Few month earlier, i received a couple (MC Vega 28B and MIR 26B) of old medium-format, Kiev 88 mount Russian lenses, in an exceptionally bad condition. While having a bit of free time, decisions were made to try and fix them… because why not? they were already broken and you can’t make them less useful. In this first article i’ll tackle MC Vega 28B.

First of, a bit of information: MC Vega 28B is a medium-format f2.8 120mm lens made in „Soviet era“. This particular model i received was for Kiev 88 mount and of course was made in last century, 1989 to be exact. This lens, while not very common, can be freely found on ebay and etc. For more detailed information: Matt’s Classic Cameras, allphotolenses.com or just google yourself :-)


From two lenses i got, this one had the most problems, i have ever seen in a lens:

  • fungus in most lens elements
  • mud and dirt in all rear and main body
  • lens diaphragm rusted and not working
  • focusing rusted and not working
  • most of interior rear mechanics rusted
  • separation of paint from lens elements
  • rusty main lens elements compartment
  • multi coating wearing away

To prove a point, here are some pictures from dismantling this old lens. Unfortunately, there are no pictures how this lens looked before starting to clean up, but it’s possible just to judge from interior.

Lens mount mechanics:

Rear mechanics, focusing and diaphragm mechanisms:

Diaphragm casing removed from main assembly:

All lens elements removed and prepared for cleaning:

This lens had an absolutely strange diaphragm outer controls, which had… bearings. Of course there was dirt and rust in them, so, all of had to be disassembled and cleaned:

While sparing the details, to remove so much dirt, rust and fungus a lot of classic chemicals were used.
For fungus:

  • hand creme
  • lighter fluid
  • izopropil 99% alcohol

For dirt and rust:

  • izopropil 99% alcohol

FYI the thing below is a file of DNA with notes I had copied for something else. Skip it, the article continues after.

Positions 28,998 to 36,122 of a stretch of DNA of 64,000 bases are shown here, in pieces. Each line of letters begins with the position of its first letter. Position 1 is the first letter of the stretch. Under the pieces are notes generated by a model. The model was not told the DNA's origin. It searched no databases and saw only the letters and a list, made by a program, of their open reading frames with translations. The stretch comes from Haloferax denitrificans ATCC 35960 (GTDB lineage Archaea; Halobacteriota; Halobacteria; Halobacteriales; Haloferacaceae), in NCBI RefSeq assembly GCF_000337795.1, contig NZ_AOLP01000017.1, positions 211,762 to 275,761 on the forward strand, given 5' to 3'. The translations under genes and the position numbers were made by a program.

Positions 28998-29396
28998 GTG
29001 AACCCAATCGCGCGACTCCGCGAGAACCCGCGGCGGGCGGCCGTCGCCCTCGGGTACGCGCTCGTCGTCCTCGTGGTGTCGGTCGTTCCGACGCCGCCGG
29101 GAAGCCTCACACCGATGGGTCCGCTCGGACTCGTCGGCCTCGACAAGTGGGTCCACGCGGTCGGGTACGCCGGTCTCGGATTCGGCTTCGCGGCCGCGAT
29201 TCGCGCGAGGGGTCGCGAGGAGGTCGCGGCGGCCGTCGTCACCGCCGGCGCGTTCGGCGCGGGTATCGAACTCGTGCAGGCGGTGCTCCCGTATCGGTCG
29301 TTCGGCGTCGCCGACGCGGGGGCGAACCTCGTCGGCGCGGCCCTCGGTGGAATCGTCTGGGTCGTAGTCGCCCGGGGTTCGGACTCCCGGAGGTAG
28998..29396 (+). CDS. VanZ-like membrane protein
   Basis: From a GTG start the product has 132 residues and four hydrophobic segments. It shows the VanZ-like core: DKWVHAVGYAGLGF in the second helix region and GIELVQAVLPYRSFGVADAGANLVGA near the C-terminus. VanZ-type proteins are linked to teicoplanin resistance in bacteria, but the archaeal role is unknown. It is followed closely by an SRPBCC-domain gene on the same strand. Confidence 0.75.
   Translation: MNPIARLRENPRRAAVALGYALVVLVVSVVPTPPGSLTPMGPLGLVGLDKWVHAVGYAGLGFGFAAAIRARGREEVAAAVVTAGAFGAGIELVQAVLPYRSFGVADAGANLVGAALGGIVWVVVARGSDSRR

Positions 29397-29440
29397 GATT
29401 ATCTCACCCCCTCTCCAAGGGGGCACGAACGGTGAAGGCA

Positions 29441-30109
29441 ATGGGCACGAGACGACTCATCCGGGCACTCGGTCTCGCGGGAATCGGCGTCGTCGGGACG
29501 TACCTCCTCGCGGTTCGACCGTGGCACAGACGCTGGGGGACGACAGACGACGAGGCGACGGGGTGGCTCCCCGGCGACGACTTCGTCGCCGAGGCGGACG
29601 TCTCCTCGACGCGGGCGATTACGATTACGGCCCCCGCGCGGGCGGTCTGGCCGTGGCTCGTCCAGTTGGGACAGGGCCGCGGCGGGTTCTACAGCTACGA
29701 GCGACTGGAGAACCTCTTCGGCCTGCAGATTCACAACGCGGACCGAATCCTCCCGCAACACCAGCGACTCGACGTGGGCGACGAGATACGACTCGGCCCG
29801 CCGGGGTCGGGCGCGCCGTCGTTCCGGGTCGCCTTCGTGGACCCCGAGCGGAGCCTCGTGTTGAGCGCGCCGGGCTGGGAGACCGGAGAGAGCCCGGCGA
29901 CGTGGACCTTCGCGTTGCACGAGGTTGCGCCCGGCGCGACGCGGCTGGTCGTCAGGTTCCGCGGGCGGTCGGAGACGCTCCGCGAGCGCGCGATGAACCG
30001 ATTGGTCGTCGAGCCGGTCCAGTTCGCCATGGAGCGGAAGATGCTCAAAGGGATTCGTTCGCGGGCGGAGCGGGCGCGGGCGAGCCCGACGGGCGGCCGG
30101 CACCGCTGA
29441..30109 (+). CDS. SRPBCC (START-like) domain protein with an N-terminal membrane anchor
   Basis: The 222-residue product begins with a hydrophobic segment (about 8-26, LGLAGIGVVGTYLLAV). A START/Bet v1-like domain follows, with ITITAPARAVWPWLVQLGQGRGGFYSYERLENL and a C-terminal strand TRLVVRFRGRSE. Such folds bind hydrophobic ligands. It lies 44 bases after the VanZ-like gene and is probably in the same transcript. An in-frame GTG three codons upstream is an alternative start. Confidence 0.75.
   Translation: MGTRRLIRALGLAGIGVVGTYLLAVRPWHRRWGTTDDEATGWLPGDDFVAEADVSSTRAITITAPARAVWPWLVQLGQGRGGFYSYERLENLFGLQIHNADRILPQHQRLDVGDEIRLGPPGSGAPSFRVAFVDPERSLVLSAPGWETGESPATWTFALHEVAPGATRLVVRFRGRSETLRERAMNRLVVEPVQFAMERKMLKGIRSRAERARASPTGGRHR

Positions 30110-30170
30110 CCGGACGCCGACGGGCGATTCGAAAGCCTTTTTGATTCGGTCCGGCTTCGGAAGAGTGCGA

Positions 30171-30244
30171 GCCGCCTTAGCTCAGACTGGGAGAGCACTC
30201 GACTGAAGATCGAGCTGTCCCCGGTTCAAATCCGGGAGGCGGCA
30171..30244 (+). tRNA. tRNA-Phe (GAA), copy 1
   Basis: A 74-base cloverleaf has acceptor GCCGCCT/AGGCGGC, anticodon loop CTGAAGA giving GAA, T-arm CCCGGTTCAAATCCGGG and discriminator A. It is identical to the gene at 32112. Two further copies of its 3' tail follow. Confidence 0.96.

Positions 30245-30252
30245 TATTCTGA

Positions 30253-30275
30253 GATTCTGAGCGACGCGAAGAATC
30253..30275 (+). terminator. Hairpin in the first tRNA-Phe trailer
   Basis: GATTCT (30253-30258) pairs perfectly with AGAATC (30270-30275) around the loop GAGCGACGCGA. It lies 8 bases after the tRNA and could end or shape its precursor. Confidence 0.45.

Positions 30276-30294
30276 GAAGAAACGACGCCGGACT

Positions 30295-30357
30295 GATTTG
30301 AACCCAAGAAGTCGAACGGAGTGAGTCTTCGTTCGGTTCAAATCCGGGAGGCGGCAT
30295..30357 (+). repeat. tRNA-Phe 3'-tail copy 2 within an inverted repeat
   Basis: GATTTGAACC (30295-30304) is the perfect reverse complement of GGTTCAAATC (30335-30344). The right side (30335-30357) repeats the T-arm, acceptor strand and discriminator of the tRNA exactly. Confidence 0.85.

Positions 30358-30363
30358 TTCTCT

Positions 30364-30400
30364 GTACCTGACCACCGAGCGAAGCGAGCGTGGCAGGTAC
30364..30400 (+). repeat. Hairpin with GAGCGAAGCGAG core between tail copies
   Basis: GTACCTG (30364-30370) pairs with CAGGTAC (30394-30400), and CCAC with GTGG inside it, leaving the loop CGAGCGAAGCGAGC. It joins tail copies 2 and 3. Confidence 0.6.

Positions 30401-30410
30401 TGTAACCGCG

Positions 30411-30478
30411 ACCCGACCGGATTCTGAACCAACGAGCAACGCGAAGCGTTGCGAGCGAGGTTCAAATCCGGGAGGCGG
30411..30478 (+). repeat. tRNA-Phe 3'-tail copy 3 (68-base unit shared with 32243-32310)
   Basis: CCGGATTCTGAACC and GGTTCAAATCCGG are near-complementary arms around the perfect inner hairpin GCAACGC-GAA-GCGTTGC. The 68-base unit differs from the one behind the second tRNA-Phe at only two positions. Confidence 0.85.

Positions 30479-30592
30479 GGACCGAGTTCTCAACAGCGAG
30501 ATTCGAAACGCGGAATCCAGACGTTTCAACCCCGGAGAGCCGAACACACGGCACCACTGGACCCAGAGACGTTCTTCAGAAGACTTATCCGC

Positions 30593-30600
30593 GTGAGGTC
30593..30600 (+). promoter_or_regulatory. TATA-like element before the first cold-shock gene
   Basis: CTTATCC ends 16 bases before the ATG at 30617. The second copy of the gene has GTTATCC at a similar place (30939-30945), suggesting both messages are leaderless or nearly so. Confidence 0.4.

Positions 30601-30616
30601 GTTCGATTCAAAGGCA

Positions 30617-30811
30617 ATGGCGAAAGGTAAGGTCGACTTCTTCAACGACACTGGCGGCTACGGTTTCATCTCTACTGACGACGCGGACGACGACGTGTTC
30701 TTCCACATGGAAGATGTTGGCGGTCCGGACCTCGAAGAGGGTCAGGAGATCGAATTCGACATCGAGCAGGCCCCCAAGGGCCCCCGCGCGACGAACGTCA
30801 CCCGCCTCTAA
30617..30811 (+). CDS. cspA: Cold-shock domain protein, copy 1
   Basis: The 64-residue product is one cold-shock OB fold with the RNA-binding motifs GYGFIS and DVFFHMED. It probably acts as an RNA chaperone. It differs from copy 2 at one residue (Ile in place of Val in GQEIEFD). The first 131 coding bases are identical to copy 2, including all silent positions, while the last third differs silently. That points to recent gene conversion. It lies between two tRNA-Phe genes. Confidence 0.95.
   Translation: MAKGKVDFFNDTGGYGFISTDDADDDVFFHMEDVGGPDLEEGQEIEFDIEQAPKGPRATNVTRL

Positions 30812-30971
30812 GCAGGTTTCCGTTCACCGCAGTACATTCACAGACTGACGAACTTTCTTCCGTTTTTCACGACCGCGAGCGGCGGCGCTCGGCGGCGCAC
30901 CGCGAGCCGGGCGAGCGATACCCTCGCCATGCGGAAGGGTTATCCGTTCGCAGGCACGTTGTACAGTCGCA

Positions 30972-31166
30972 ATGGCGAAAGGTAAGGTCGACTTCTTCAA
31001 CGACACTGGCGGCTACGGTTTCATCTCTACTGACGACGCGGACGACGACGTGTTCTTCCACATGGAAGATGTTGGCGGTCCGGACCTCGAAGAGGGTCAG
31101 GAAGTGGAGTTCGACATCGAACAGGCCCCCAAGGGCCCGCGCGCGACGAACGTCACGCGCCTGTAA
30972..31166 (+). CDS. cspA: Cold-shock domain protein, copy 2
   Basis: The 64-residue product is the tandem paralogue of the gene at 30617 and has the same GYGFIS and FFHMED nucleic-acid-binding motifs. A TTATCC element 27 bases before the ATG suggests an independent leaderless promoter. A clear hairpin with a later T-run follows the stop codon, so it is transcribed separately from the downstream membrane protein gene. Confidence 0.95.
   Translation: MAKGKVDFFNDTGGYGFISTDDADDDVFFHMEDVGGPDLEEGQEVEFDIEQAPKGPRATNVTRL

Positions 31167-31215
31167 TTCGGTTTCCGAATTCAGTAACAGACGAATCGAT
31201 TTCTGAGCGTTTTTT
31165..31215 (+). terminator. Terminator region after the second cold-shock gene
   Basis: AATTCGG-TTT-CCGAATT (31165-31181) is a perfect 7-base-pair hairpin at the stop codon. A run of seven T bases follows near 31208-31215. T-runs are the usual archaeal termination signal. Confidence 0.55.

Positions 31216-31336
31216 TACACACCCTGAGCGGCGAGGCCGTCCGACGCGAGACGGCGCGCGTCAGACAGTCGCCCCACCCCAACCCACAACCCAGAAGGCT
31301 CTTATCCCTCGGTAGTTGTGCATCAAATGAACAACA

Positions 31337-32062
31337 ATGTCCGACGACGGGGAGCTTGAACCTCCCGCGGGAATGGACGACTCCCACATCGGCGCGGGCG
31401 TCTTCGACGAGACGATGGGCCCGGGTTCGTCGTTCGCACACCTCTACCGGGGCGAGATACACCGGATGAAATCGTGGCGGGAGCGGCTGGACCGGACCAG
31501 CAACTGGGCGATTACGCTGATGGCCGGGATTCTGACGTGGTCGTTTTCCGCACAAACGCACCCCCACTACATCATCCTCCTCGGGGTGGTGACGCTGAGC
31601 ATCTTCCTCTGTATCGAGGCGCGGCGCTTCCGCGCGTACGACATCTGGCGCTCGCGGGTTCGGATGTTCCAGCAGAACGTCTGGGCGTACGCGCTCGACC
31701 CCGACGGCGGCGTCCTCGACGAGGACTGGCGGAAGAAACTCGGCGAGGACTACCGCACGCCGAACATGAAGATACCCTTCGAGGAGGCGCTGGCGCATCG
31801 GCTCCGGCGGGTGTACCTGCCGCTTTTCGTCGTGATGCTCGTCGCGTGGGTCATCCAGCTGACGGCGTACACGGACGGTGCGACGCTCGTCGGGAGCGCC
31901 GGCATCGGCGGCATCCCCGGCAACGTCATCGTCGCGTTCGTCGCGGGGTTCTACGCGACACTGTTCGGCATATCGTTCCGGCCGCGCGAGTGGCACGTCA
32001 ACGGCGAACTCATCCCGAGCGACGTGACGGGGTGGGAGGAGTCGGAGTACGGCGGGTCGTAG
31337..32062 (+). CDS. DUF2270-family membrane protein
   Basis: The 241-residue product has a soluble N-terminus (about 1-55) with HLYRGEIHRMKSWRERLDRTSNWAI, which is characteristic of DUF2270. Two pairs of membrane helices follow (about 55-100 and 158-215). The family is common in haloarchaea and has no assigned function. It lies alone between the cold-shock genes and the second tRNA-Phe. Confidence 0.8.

• vinegar + baking soda
  • old trusty WD40 – great for loosing rusted bolts

And of course a really big bunch of toothpicks and cotton buds.

After a month of scrubbing and cleaning end result was:

  • working focusing
  • working diaphragm
  • clean lens elements
  • cleaned and repainted main lens element compartment
  • not working auto closing of diaphragm from camera – metal screws were damaged by rust and could not be reassembled
  • a bunch of left over parts, too rusted to be used


Closing of diaphragm is fiddly at least and not having a proper way to mount this lens on modern camera is biggest annoyance. But, using extender rings it was possible to partly free-lens this rusty bucked on an full frame Canon camera, allowing to take some test pictures. Bear in mind that such mounting allows some light to leek through and doesn’t provide full focus range. The best i could get was either no infinity focus or focusing way beyond infinity :-) And last but not least, using medium-format lens on only full frame camera, let’s you see only the best portion of image produced by the lens.

But enough of talking, everybody wants to see how this lens performs.
NOTE: all images were altered a bit (just a bit of clarity and saturation/vibrance adjustment in Lighroom to increase local contrast, plus standard sharpening/noise reduction).

Lets start with few „portraits“:

MC Vega 28B f2.8 120mm @f2.8

MC Vega 28B f2.8 120mm @f5.6

And some city view:

MC Vega 28B f2.8 120mm @f2.8

MC Vega 28B f2.8 120mm @f5.6

MC Vega 28B f2.8 120mm @f2.8

MC Vega 28B f2.8 120mm @f11

MC Vega 28B f2.8 120mm @[sorry, don’t remember]

Review and conclusion

All in all, i was really surprised how this rusty bucket performs. Bokeh is really smooth, while fully open (@f2.8) it’s not really sharp, but even closing a bit, image quality drastically improves. Looking at „portraits“, this could be a very good portrait lens, smooth but not too smooth. Contrast is unfortunately a bit low, but this is may be a fault of multi counting wearing off, mounting lens in weird way and most importantly – not having a lens hood. Strangely enough there isn’t a lot of chromatic aberrations (a usual problem for Soviet era lenses). Lens flare also is not an issue, which is really nice surprise, keeping in mind damaged multi coating.

As for repairs, it’s amazing that while missing a lot of parts and keeping in mind that inner parts were heavily rusted, this lens is in usable condition. Though quite small, especially for 120mm lens, MC Vega 28B has a very solid build quality.

This is a really interesting Soviet era lens, worth trying out and only thing left to do, is to figure out how to properly mount this rusty bucket on a digital camera (without spending a LOT of money on adapter) and shoot some pictures.